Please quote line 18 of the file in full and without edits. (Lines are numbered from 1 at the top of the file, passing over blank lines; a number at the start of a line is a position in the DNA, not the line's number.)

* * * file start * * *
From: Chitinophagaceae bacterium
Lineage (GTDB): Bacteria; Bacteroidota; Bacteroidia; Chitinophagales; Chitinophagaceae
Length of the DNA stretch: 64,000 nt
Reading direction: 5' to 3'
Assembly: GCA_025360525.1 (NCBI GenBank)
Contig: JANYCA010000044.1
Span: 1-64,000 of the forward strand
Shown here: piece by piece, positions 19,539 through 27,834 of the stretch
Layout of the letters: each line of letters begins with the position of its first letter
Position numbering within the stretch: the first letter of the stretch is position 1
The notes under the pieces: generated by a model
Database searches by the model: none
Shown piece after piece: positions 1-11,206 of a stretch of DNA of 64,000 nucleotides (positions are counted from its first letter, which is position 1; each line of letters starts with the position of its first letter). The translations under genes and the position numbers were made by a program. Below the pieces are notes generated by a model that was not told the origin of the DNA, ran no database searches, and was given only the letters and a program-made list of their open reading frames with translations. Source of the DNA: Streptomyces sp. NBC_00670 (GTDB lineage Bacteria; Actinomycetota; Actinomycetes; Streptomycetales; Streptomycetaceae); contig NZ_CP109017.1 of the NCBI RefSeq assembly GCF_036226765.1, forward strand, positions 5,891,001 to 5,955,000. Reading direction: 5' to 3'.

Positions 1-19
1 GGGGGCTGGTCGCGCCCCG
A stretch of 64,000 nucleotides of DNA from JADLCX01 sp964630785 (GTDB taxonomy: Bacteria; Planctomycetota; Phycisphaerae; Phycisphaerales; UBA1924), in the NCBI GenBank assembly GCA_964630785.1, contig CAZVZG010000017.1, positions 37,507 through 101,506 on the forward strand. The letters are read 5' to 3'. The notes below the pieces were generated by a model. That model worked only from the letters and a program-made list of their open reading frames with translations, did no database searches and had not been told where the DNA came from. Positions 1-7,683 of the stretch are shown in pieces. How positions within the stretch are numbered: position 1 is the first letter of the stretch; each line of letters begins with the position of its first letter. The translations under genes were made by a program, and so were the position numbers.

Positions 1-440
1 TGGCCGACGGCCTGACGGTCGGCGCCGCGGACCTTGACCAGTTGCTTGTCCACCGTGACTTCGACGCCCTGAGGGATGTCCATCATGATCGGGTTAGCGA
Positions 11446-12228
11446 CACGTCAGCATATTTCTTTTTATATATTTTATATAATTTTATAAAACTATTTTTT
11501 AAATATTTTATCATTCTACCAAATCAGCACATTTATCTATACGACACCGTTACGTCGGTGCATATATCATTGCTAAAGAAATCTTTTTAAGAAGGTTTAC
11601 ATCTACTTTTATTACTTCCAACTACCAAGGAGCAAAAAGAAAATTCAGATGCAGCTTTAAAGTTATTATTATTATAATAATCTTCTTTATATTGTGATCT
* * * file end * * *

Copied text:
1 TGGCCGACGGCCTGACGGTCGGCGCCGCGGACCTTGACCAGTTGCTTGTCCACCGTGACTTCGACGCCCTGAGGGATGTCCATCATGATCGGGTTAGCGA